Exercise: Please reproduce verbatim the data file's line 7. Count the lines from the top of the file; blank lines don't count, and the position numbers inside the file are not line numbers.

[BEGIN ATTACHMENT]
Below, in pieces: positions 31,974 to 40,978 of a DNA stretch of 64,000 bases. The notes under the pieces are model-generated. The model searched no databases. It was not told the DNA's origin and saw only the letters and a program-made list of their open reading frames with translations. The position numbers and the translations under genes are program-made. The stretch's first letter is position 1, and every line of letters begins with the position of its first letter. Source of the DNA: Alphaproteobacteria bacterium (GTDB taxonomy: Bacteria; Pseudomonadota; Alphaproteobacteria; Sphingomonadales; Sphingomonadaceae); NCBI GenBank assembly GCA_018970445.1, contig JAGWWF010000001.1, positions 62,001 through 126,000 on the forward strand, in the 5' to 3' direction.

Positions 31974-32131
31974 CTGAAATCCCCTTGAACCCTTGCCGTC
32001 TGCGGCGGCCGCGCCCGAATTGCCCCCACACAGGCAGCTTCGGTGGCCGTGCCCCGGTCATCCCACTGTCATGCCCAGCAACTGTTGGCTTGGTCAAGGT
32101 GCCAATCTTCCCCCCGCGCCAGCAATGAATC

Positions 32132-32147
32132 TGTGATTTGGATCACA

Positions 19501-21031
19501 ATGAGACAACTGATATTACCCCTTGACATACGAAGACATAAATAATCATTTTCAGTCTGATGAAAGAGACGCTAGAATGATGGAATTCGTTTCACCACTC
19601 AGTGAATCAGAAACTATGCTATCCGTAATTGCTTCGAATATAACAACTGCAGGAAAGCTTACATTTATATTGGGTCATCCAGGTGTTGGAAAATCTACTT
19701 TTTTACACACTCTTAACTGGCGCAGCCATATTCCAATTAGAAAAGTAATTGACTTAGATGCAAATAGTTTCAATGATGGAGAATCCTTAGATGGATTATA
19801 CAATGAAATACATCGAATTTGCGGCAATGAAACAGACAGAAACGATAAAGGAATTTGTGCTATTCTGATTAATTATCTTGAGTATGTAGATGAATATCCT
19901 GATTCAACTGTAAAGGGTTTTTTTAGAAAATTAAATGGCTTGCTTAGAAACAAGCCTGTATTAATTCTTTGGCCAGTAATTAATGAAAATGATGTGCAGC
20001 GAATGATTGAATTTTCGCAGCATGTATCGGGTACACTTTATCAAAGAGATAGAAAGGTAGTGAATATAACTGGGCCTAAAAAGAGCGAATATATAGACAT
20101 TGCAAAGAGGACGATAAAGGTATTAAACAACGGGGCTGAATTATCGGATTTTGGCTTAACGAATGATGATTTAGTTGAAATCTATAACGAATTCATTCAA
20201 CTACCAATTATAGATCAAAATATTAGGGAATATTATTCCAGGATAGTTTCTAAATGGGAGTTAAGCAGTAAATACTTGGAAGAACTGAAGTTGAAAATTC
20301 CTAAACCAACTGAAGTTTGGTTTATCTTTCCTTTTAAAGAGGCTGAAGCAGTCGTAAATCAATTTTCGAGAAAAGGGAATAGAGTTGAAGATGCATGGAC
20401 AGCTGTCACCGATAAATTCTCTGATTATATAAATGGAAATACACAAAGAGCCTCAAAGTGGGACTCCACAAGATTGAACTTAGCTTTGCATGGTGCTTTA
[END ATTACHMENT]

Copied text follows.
32132 TGTGATTTGGATCACA